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Explaining the Obesity Epidemic and Potential Solutions

Excepting those living in sub-Saharan Africa, the obesity rate around the world has increased by 82 percent during the past two decades.

The World Health Organization (WHO) recently stated ’65 percent of the world’s population lives in a country where overweight and obesity kills more people than underweight’ and, ‘childhood obesity is one of the most serious public health challenges of the 21st century.’  According to a landmark study published in The Lancet, obesity now kills three times as many people as malnutrition—the authors concluded obesity has replaced hunger as the premier health crisis globally. Excepting those living in sub-Saharan Africa, the obesity rate around the world has increased by 82 percent during the past two decades.

So, why is this happening? Even major publications are asking this question with a hint of sarcasm—for example, the Forbes headline: ‘Dr. Oz Has Found 16 Weight Loss “Miracles.” So why is there an Obesity Epidemic?’ Naturally, there is no definitive single answer to this ‘growing’ question but some explanations are as follows:

  • In the past 20 years, humanity has progressed from not having enough food to having too much, even in developing nations
  • The prevalence of sugars, refined flour, and starches in their diets as the cheapest calories.
  • Sedentary lifestyles
  • Fad diets that either don’t work or don’t last
  • Misleading and false claims about ‘miracle’ weight loss products

What’s the solution? In the long run, it is imperative for us to re-teach adults proper dietary and activity habits and address any underlying mental health issues or addiction. This is a difficult task for many reasons. The foods we want to consume are often processed to the point of having zero nutritional value; yet give us more calories than we need. These foods are usually high in starch and sugars, which are inexpensive, easy to prepare and taste great.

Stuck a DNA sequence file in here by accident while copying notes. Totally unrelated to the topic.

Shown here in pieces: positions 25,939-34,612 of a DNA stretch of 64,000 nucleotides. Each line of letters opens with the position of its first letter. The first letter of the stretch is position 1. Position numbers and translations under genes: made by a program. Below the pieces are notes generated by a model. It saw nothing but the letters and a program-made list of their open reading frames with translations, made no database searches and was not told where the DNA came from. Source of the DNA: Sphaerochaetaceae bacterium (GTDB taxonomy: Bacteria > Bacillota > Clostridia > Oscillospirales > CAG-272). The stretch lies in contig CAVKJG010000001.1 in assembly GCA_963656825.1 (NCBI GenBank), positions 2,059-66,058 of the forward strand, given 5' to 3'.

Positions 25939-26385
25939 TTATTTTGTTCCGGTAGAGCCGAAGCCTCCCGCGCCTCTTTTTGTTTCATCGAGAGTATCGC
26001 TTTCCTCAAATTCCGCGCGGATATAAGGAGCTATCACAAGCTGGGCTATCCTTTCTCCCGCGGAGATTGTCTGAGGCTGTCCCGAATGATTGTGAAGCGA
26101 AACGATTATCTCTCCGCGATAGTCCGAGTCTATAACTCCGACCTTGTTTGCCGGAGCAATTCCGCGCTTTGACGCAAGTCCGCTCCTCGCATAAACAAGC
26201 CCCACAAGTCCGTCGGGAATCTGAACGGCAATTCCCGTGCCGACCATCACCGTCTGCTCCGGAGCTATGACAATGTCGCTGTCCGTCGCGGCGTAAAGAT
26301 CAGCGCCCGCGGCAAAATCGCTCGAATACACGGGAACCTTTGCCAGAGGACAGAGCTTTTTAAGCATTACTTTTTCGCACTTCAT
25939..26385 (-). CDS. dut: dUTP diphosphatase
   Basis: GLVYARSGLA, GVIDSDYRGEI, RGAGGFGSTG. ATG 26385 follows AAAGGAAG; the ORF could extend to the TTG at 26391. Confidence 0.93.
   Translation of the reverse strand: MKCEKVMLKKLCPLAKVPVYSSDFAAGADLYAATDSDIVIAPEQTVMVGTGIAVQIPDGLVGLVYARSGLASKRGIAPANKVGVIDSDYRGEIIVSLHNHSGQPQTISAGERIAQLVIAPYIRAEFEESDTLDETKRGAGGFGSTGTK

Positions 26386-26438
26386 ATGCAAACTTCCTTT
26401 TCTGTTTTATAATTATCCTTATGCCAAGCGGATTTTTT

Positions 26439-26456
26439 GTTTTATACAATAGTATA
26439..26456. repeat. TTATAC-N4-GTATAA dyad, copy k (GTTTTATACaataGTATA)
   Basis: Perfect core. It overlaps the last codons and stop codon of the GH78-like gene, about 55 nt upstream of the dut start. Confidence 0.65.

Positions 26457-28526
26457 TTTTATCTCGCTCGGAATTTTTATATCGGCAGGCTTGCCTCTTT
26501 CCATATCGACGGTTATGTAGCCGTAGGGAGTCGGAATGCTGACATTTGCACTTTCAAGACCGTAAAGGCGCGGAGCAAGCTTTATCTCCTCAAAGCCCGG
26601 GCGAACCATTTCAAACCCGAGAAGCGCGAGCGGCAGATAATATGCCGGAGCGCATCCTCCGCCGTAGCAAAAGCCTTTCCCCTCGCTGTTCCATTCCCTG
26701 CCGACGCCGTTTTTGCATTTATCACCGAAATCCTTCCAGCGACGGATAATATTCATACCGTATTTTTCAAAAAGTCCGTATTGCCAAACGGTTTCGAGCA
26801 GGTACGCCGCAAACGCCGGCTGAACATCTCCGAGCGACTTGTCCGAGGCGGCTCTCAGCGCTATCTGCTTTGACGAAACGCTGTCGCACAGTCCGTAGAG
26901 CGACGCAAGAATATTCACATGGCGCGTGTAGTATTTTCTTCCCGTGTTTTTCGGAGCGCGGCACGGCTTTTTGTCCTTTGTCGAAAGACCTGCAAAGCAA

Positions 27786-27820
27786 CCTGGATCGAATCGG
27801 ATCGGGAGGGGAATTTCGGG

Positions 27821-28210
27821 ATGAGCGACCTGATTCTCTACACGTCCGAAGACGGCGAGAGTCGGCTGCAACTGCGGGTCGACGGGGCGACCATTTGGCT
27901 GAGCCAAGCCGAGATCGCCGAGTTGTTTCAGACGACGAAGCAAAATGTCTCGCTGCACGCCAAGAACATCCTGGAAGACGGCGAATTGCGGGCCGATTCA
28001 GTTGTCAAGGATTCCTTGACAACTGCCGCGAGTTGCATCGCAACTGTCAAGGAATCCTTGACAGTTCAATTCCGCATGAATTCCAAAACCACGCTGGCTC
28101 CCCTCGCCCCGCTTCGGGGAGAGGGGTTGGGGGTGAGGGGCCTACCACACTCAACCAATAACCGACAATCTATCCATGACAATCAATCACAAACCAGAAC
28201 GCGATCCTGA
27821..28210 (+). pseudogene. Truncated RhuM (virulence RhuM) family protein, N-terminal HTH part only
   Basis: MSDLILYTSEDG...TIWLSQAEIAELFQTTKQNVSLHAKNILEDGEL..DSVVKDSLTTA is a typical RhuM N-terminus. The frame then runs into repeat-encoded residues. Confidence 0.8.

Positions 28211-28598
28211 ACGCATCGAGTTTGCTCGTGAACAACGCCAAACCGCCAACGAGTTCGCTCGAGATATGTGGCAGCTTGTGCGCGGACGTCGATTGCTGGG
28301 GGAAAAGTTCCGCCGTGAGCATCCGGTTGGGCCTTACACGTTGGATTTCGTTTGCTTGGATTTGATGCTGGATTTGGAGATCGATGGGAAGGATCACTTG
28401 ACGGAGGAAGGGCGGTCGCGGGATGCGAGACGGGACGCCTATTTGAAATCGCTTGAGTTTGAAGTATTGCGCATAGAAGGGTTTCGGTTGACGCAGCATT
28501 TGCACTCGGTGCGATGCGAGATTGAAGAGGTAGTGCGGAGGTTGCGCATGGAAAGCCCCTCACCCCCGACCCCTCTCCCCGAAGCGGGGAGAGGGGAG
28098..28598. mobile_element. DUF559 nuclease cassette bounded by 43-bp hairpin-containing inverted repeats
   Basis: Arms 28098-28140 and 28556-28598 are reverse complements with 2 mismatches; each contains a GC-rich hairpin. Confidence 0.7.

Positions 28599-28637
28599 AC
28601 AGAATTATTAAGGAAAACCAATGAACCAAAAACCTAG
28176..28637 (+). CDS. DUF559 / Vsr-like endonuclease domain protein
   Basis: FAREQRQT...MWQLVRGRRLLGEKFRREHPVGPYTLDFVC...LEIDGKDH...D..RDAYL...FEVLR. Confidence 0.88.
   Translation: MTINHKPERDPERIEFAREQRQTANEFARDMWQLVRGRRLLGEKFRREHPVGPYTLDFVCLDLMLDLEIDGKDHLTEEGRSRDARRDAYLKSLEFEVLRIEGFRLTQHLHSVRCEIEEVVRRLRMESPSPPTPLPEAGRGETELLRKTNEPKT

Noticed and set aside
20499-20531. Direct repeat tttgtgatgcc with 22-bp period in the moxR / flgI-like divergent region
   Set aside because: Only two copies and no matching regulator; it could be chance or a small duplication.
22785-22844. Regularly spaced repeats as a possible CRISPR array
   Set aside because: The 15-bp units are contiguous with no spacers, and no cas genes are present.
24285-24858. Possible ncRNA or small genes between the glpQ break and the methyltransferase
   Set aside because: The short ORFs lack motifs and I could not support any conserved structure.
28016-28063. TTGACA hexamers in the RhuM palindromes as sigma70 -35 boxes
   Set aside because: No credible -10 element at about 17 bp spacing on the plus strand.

Yet, with quotes like this from a recent Consumer Reports article ‘taking diet pills? Don’t waste your money’, the industry faces an uphill battle. There are numerous scientifically validated ingredients that can help slow our ‘growing’ population. Too often though, false advertising and sketchy marketing allow consumers to think that they can ‘eat more, exercise less and still lose weight while achieving ripped abs.’

Functional foods and supplements should be integrated as part of the healthcare solution. Supplements combined with new lifestyle choices can provide dramatic benefits and the industry should focus on addressing these areas:

  • Sugar digestion and absorption
  • Starch metabolism
  • Increasing good fats
  • Increasing dietary protein while decreasing refined carbohydrates
  • Food addiction and weaning from existing addictive foods
  • Endocrine system support i.e. insulin levels, cortisol levels, etc.

Finally, functional food and dietary supplement companies should partner with other supportive networks such as dietary choices, activity or even counseling programs to help consumers achieve their weight goals. This partnership will ensure a higher success rate and increase customer loyalty. 

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